Smith told me about Oak Bay residents being approached repeatedly after refusing to sign the Chong petition. He called it “abuse.” But apparently Chong’s central message is getting through: getting rid of her won’t get rid of the harmonized sales tax.

In Kamloops-North Thompson, where MLA Terry Lake is the strategic swing-riding target, the NDP-affiliated organizer told Kamloops This Week he was concerned about recall canvassers being diverted to work on NDP leadership campaigns. Nope, nothing partisan there.

As the U.S. pondered the role of angry, threatening rhetoric in politics, B.C.’s acting Chief Electoral Officer Craig James was invited on CKNW radio to describe the hate mail he received after rejecting the first version of the Oak Bay-Gordon Head petition for having too many words. (This delayed it for all of a week.)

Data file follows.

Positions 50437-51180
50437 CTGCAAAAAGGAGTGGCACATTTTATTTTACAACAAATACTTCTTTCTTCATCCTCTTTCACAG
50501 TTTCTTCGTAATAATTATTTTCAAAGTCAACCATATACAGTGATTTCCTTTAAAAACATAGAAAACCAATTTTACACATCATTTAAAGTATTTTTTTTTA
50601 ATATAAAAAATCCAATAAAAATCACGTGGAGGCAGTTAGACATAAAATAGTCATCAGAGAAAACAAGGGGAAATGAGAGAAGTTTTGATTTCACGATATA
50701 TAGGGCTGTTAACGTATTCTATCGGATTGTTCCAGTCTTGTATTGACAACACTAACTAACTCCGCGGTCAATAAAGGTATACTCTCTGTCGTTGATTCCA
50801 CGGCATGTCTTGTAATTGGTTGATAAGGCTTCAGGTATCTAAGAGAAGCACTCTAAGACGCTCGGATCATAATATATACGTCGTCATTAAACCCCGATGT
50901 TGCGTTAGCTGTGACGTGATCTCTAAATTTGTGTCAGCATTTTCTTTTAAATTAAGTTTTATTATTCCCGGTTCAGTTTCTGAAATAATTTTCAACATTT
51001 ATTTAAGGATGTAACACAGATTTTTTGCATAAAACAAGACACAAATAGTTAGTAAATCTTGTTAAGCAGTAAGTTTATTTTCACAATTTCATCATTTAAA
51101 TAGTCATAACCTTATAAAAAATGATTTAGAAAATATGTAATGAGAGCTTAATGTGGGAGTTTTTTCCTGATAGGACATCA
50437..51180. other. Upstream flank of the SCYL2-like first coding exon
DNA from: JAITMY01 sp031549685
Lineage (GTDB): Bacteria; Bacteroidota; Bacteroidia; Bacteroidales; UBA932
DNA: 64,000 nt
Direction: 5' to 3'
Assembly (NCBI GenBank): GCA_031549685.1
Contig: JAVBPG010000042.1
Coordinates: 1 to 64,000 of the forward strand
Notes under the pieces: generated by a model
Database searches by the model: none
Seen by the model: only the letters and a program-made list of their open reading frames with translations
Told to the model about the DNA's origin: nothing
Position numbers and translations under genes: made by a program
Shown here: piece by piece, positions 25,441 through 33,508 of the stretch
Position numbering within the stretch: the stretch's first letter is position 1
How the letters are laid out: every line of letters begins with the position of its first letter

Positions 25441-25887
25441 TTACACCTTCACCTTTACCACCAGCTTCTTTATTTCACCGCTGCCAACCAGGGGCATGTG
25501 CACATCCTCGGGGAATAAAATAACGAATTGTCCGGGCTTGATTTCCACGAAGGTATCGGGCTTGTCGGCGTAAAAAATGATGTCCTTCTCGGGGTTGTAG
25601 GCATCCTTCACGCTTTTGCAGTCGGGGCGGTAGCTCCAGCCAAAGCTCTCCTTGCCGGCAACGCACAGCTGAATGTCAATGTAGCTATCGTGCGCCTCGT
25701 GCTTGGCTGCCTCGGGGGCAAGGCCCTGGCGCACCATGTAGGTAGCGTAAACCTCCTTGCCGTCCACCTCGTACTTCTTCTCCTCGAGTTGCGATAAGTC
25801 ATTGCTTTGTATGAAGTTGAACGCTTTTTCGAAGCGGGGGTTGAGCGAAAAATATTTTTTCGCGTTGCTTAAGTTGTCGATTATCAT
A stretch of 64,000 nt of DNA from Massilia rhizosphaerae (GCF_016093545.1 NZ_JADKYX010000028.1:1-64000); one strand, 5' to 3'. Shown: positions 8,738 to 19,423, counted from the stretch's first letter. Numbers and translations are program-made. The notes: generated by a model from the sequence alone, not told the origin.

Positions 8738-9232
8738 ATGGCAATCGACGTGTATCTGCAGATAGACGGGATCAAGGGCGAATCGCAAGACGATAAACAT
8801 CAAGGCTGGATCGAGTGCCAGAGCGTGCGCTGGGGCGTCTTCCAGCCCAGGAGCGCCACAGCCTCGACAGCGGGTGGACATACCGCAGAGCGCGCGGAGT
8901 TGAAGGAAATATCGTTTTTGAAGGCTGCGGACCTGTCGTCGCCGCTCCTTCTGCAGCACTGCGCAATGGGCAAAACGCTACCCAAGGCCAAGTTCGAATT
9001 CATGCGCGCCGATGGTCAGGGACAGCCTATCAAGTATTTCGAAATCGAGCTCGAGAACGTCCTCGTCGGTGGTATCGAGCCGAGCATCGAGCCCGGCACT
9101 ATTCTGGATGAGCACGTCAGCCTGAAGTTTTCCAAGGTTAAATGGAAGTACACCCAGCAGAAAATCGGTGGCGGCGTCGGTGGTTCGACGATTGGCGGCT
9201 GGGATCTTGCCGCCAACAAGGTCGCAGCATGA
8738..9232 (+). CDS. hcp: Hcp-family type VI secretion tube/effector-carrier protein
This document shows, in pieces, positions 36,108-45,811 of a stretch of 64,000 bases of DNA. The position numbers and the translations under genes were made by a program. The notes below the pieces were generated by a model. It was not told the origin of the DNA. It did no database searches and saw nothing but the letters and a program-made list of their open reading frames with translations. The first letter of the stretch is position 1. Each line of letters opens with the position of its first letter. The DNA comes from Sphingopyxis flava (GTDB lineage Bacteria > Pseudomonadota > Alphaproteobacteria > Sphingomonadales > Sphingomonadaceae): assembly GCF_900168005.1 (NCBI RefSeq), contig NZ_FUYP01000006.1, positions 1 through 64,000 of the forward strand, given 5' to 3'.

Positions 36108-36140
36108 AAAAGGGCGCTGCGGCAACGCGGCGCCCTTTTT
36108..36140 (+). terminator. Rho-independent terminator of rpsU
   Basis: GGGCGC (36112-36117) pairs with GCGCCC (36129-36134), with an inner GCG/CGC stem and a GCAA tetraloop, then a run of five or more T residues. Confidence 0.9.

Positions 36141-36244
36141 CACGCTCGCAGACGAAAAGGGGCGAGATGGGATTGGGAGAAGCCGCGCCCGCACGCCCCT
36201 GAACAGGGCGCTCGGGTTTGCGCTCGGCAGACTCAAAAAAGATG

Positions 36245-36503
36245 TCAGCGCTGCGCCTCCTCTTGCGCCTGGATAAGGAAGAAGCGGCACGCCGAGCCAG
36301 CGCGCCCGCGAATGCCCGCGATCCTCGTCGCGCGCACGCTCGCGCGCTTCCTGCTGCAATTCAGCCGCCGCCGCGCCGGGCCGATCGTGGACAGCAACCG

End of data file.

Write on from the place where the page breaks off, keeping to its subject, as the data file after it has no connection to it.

There were hundreds of e-mails to this mild-mannered legislature clerk, urged on by a typical screed sent out by Fight HST demanding his resignation. One of the milder missives wished James a slow death from cancer. More serious threats and death wishes prompted police to provide security to his home and the Elections BC office.

Fight HST ringmaster Chris Delaney, along with the NDP-affiliated recall organizer for Oak Bay, downplayed this. Delaney suggested the timing was suspicious, as per his earlier baseless attacks on James’ impartiality.